A new voter engagement campaign is targeting young voters and voters of color ahead of November’s presidential election.
Kairos: Democracy Project plans to mobilize the two groups by highlighting advocacy and the benefits of democracy on daily life. The project will rely heavily on influencer engagement and grassroots organizing.
Founded by Michael Blake, a former White House associate director of intergovernmental affairs & public Engagement, the campaign was announced at Wednesday’s Black History Month reception at the White House.
“We have a unique point of view on voters, especially within communities of color, who feel like the system is stacked against them and who no longer find value in being an active civic citizen or a champion for a healthy democracy,” Blake said in a statement.
The core component of the campaigns is to educate and activate communities of color. The Project will use canvassing, festivals and other in person events to reach the targeted voters.
“We are clear that we need an Earth-shattering wake-up call to the decision-makers, funders and voters that the fight for our lives did not end in 2020 – it is still happening every day,” said Blake.
The new campaign launches as former President Trump continues to dominate GOP primaries over former South Carolina Gov. Nikki Haley (R).
But President Biden’s approval rating among voters of color appears shaky.
In partnership with Future Majority, a nonpartisan research group, the Project found that among voters 18 to 34, Biden’s job approval rating among Black women is 44 percent and 49 percent among Black men.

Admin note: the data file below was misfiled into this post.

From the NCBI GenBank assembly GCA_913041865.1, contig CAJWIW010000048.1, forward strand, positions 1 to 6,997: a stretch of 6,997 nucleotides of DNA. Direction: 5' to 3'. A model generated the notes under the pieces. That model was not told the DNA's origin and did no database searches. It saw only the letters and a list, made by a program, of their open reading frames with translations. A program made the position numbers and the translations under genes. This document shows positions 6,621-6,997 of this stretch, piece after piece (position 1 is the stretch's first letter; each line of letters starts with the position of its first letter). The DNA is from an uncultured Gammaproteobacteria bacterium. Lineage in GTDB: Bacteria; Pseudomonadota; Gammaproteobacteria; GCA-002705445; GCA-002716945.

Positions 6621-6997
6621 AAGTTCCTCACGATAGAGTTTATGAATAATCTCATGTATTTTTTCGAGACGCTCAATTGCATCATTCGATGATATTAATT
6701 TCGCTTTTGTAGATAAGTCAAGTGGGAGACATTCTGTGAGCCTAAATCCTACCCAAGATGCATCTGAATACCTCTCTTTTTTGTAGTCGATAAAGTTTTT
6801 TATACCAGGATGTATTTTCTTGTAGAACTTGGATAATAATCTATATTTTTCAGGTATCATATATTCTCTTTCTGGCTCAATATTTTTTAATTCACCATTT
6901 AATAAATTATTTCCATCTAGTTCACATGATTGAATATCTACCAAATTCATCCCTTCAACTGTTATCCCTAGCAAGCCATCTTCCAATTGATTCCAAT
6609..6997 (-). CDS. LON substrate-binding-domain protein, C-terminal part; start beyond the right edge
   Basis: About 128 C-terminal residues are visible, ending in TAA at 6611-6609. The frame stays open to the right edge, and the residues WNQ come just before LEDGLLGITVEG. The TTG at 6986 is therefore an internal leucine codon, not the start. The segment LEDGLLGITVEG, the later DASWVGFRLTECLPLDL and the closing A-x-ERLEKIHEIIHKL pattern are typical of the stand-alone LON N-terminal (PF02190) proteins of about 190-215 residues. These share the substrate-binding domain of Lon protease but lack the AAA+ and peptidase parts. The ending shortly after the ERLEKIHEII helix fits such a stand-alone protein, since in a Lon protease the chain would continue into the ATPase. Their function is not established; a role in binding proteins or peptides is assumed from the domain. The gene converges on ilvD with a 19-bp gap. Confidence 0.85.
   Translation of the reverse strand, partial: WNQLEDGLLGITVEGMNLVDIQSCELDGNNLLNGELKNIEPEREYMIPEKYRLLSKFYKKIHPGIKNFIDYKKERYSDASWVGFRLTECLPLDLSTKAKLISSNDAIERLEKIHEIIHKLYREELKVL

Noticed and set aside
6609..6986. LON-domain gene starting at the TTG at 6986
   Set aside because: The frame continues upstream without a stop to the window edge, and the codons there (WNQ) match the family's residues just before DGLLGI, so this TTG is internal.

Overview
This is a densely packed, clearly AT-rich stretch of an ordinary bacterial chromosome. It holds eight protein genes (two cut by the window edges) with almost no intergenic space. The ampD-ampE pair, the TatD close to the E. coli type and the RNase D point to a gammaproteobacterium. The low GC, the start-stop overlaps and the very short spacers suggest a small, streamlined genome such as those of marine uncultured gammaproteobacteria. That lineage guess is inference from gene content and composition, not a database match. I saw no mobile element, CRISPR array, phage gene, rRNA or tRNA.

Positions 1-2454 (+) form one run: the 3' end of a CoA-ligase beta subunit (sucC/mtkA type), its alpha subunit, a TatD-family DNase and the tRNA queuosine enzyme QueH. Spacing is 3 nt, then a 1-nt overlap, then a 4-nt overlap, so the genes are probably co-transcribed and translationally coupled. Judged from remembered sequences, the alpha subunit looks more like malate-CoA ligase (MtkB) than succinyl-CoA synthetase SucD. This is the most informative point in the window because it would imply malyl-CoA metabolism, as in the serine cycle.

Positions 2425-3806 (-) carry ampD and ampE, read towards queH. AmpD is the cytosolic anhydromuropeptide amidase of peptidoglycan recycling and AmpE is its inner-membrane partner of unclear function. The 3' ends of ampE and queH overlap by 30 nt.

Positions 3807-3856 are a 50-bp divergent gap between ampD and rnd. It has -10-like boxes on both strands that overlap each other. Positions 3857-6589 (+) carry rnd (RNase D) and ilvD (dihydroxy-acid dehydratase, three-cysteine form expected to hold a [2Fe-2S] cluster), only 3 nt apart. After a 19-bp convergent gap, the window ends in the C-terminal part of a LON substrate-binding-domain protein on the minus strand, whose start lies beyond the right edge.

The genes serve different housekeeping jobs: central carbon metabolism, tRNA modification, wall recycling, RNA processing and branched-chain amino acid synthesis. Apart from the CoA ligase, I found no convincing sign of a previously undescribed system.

Still, Biden leads Trump among Black women 60 percent to 23 percent, and among Black men 51 percent to 36 percent. The same goes for Latino voters, where Biden leads Trump 54 percent to 27 percent among Latino women.
But Biden trails Trump among Latino men 48 percent to 34 percent.
The Project will continue to research attitudes of these demographics.
From there, messengers will be sent into communities to speak with these key voting blocs. The campaign will also launch ads across television and radio stations in battleground states.
Blake said the hope is that these efforts can also help dispel misinformation.
“By building a 24/7 mechanism to help push back against the barrage of misinformation – both in the traditional media and online – with diverse voices and insights, we can defend our freedom and democracy,” Blake said.
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